Sport climbing-Athletes forced out of comfort zone in new combined event

Climbing: IFSC Climbing World Cup Boulder
May 22, 2021; Salt Lake City, Utah, USA; Adam Ondra (CZE) celebrates making it to the top on his final climb in the IFSC Climbing World Cup - Boulder competition finals at Industry SLC. Mandatory Credit: Jeffrey Swinger-USA TODAY Sports/File Photo

TOKYO, June 28 (Reuters) - Sport climbing debuts at the Olympics next month in a controversial combined format requiring athletes to excel in three radically different disciplines to secure a single gold medal on offer to each gender.

Athletes compete across three disciplines: speed, which is a vertical sprint, bouldering, which requires power and problem solving, and lead climbing, a test of endurance.

Gold will go to the climber with the lowest combined score, a multiplication of their rankings in each of the three disciplines.

Medal limits imposed by the International Olympic Committee (IOC) at climbing's first Games led to the decision to combine disciplines to ensure maximum exposure for the fast-growing sport, although that in turn means some of the world's best climbers will not be appearing in Tokyo.

Even stand-out favourites like the Czech Republic's Adam Ondra will need to perform in weaker disciplines - in his case the head-to-head speed event - for a chance of gold.

The COVID-19 pandemic and its impact on training has also added to uncertainty.

"We are all new to this format, and we all are playing the game with very unpredictable results," Ondra said in a previous YouTube video. "I must say it makes it pretty exciting."

The sport's elite climbers are already showing results from pivoting to less familiar disciplines.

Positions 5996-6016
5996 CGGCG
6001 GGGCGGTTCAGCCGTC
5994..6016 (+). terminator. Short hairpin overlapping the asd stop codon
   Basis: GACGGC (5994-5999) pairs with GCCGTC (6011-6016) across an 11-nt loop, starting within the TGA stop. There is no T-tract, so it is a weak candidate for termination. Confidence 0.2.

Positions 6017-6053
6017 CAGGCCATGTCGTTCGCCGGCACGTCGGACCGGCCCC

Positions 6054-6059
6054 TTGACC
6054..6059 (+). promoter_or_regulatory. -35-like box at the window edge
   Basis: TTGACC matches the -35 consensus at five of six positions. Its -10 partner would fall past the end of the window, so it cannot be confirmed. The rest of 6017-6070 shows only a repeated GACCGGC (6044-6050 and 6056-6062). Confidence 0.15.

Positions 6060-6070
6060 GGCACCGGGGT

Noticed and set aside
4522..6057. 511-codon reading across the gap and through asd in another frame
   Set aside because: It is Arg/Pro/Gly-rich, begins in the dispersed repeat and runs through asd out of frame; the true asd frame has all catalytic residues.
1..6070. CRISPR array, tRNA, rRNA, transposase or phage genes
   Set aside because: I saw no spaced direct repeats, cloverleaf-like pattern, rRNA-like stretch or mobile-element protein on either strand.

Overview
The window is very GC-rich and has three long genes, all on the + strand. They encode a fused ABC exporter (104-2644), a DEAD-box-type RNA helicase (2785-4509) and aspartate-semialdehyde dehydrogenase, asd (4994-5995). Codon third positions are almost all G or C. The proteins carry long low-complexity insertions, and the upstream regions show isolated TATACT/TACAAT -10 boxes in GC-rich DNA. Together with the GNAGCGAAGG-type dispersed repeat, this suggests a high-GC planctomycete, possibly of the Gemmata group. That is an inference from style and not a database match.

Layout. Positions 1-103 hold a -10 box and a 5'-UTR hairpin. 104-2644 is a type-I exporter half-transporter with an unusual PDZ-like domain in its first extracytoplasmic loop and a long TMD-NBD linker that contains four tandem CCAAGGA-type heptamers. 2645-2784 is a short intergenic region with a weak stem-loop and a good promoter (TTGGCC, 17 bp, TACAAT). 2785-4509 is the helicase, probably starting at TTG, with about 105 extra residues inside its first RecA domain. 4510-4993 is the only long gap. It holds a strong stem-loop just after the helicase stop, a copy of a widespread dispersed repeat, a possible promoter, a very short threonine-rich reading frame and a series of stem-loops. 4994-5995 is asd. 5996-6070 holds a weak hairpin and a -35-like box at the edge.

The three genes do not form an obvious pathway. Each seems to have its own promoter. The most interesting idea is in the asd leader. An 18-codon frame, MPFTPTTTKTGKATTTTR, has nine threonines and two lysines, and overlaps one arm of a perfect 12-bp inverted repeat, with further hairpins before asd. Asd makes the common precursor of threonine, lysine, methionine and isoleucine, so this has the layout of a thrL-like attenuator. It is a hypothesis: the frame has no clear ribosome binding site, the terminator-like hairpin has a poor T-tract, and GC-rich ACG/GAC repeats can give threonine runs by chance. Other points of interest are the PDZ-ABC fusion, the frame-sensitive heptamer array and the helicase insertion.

Miho Nonaka, a bouldering specialist and one of four Japanese contenders at the Games, took third place in speed at the climbing World Cup in Salt Lake City last month.

"As the only discipline where you compete against an opponent, I really understood that speed is not just about timing but that it's a psychological battle," said Nonaka on her YouTube channel.

Another Japanese athlete, Tomoa Narasaki, has also cut his speed time to 5.7 seconds, within striking distance of the 5.5 seconds recorded by France's Bassa Mawem, a speed veteran and the oldest climber at Tokyo 2020.

With 20 male and 20 female athletes competing and the format favouring all-rounders, some of the world's best climbers in their specialized disciplines were unable to qualify.

Speed hotspot Indonesia failed to secure a single climbing spot at the Games. One of that country's top climbers, Veddriq Leonardo, set a world speed record of 5.208 seconds at the Utah competition last month.

The setback may be temporary, however, with speed to be split from bouldering and lead climbing at Paris 2024, offering more opportunity for the sport's young athletes and greater potential for record-breaking times.

Reporting by Sam Nussey; Editing by Hugh Lawson

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